Many businesses on a level somewhat lower than the phone company try to get human about customer loyalty by focusing on incentive programs and such remarkable concepts as “customer touchpoints.” In an article titled “11 Key Customer Loyalty Trends for 2011”, Business2community.com included the following: “A recent IBM study with over 1,500 CEOs from across 60 countries and 33 industries discovered that ‘getting closer to the customer’ is a top business strategy and area of focus for these CEOs over the next 5 years. In fact, 88% of the CEOs surveyed said this was a key area of focus, followed by 76% saying that ‘insight and intelligence’ is also a key area.”
This makes me shiver. “Getting closer to the customer” is a top business strategy and area of focus for 1,500 CEOs. Hello? If you are not already close to the customer then it’s a wonder that you have remained in business at all. In fairness, I can’t criticize big companies too much because I’ve never run one and never worked for one, though I often wonder how they get anything done. (And if you noticed the abuse of the word “key” in the paragraph above, please join me in abandoning it.)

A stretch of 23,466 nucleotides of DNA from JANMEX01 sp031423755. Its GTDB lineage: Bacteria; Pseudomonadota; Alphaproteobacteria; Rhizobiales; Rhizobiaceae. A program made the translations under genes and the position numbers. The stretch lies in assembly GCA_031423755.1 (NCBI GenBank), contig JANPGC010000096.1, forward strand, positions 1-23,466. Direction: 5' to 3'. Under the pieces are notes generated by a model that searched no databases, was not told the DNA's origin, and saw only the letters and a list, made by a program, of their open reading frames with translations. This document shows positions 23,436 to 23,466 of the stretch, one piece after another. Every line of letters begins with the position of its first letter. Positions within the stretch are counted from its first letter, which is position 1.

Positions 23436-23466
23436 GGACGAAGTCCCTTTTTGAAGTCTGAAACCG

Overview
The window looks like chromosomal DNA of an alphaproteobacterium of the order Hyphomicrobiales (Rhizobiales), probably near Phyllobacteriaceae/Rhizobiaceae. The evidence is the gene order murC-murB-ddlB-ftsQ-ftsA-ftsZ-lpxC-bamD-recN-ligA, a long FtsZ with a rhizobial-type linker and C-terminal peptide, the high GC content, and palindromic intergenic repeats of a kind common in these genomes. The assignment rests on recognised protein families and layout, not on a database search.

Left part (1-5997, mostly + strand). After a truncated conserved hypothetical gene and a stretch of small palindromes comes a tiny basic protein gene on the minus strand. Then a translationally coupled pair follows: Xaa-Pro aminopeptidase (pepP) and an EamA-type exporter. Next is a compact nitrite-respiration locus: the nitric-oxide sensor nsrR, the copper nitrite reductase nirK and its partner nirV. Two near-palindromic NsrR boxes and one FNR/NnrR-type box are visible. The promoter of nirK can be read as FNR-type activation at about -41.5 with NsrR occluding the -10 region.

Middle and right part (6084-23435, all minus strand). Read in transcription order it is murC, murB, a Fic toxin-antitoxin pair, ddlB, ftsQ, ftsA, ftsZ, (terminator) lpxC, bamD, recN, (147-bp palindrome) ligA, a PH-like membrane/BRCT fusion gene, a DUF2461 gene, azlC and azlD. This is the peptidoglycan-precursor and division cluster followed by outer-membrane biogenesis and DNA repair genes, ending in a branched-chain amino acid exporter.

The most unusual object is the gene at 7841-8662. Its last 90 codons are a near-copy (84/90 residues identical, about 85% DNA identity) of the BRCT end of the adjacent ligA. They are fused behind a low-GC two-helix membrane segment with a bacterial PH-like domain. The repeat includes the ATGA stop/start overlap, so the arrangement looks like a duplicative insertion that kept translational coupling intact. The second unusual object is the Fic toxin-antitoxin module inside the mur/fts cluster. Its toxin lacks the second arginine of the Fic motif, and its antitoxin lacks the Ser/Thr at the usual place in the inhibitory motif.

Earlier I mentioned the homegrown approach to loyalty. In most places around the world, the business relationship is personal. Suppliers long ago learned how to get closer to the customer. The skilled manager and salesperson understand the customer’s needs and wants: the essentials of marketing and manufacturing, the costs of logistics, the vagaries of supply, the impact of labor. This understanding can form the underpinning of loyalty.
The real test, of course, is the timely delivery of quality products at a manageable cost, over and over again. Achieve that, and keep your customer.
I cannot leave this topic without mention of another ingredient in the loyalty recipe. Love is a word we don’t read or hear in any business formula or discussion. Love might be awkward for some business people to embrace, but its branches might be more comfortable: respect, listen, help, join, share. My friends at Creative Labels of Vermont understand love, and they will tell you that it is the foundation of their devotion to customers, and the source of the loyalty that they have earned.